Rich’s project was to lay the groundwork for a North Carolina Oyster Trail. She researched the components of other states’ oyster trails and drafted a strategic plan for one in North Carolina. Because of her time researching oyster mariculture, she said the trip to UNC-Wilmington’s experimental hatchery was the most interesting component of her internship.
Rich also wrote the blog posts detailing the interns’ experiences this summer.
She returns to Appalachian State University for the final year of her master’s program.
Marygrace Rowe spent her summer researching and creating a summary about shellfish mariculture programs in nine other states. She studied seven parameters of each of the plans.
Rowe said that she was surprised by the level of responsibility she was given since she did not have any background knowledge on shellfish mariculture, and she appreciated the trust the federation placed in her abilities.
“I chose to intern at the federation because I wanted exposure to the process of translating scientific knowledge into sustainable policy,” she said.
For Rowe, the most interesting part of the internship was the trip to the UNC-Wilmington shellfish research hatchery because she was able to see what she had been researching in action.
A graduate of N.C. State University, Rowe will be staying in the area and working at the UNC Institute for Marine Sciences at Christine Voss’s lab in Beaufort.
Morgan Rudd, a Virginia native, spent her summer researching the ecological impacts of the invasive species Phragmites australis. She also looked into the impacts of various management strategies for the plant, and she presented these findings at a workshop in July.
Rudd chose to intern at the federation for both the field and policy experience, and her favorite days of the internship were the ones spent in the field.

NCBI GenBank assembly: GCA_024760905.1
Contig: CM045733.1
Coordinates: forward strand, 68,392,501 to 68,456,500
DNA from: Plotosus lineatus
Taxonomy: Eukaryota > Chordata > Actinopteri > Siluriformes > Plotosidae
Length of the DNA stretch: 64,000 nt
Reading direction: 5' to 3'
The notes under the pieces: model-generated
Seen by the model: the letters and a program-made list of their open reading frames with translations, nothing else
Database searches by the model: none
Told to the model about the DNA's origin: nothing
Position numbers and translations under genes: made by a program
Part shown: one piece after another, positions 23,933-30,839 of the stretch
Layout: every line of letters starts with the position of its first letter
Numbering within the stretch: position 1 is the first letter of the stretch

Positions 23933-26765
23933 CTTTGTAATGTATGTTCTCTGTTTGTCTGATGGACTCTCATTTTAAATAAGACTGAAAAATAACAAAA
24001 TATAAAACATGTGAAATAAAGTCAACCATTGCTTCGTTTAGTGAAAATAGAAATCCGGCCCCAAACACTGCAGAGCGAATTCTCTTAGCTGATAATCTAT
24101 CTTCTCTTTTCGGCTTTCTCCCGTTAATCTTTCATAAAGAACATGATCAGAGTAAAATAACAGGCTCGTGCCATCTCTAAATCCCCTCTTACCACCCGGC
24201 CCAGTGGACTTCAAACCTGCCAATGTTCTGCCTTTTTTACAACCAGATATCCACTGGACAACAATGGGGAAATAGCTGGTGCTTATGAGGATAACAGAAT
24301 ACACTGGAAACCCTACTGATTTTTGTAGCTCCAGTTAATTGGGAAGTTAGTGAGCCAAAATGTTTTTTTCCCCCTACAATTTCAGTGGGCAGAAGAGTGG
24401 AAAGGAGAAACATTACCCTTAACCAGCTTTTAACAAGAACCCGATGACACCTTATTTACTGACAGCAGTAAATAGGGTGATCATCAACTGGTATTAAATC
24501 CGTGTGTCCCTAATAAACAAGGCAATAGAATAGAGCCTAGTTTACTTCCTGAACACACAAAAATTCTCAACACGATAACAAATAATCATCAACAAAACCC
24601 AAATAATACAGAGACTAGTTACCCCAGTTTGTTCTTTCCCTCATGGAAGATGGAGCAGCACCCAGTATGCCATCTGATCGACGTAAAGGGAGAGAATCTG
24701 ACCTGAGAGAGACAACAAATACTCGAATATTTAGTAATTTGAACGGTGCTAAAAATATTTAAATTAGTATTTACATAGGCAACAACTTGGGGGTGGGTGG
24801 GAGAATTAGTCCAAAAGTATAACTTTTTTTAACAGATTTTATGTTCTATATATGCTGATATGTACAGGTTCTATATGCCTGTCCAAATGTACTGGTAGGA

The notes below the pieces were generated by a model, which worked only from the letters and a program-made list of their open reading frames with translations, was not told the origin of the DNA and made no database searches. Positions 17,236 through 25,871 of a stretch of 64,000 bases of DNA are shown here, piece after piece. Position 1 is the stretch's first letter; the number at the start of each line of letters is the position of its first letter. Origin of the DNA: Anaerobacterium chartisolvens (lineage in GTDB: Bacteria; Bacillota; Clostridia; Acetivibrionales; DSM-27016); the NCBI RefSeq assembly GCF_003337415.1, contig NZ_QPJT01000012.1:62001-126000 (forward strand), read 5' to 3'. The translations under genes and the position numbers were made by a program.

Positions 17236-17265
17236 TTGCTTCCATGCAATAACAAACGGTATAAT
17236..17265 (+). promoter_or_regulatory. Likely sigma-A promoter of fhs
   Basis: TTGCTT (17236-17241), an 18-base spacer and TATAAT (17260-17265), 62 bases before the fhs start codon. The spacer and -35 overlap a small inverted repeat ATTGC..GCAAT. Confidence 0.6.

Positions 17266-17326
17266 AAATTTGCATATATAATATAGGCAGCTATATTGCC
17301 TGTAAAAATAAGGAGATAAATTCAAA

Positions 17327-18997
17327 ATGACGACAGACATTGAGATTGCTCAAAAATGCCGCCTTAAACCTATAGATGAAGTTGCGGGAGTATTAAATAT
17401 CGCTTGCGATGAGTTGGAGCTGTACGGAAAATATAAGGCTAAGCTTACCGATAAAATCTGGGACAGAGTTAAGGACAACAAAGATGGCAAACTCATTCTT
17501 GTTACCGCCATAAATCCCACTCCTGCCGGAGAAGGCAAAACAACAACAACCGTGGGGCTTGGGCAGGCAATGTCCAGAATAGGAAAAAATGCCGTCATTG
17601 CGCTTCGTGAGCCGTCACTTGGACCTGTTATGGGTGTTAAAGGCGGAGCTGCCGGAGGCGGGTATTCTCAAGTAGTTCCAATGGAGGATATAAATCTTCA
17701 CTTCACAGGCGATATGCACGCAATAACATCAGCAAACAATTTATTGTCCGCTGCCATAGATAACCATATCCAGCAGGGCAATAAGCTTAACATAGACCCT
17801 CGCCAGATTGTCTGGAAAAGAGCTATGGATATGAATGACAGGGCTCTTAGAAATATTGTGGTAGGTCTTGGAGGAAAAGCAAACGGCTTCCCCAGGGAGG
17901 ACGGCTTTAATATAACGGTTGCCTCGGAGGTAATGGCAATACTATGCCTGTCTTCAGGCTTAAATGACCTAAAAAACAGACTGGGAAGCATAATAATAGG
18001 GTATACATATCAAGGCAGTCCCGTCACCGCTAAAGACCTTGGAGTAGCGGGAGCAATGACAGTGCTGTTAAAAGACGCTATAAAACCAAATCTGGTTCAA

She said she’s been surprised by the amount of work the federation accomplishes.
“Any time someone has asked me what I’m doing for the summer, they have nothing but good things to say when I tell them that I’m interning at the federation,” she said.
Rudd will be in Beaufort for the next year. She is completing her final year of her master’s program at Duke’s Nicholas School of the Environment.
Mackenzie Taggart came all the way to the federation from California. She had never been to the North Carolina coast before and enjoyed the change of scenery.
“I chose to work with the federation because I wanted to learn more about the policy around coastal ecosystems and restoration efforts,” she said.
Taggart started working on the development of a watershed restoration plan for Lake Mattamuskeet in Hyde County. She created several maps using GIS and drafted an annotated bibliography to compile research that has been done about the lake and to determine what still needs to be researched.
She said the most interesting thing she learned during the internship was the regulations and policies behind beachfront property.
Taggart will soon be returning to the federation as a fellow. She will continue work on the Lake Mattamuskeet watershed restoration plan before starting graduate school next year.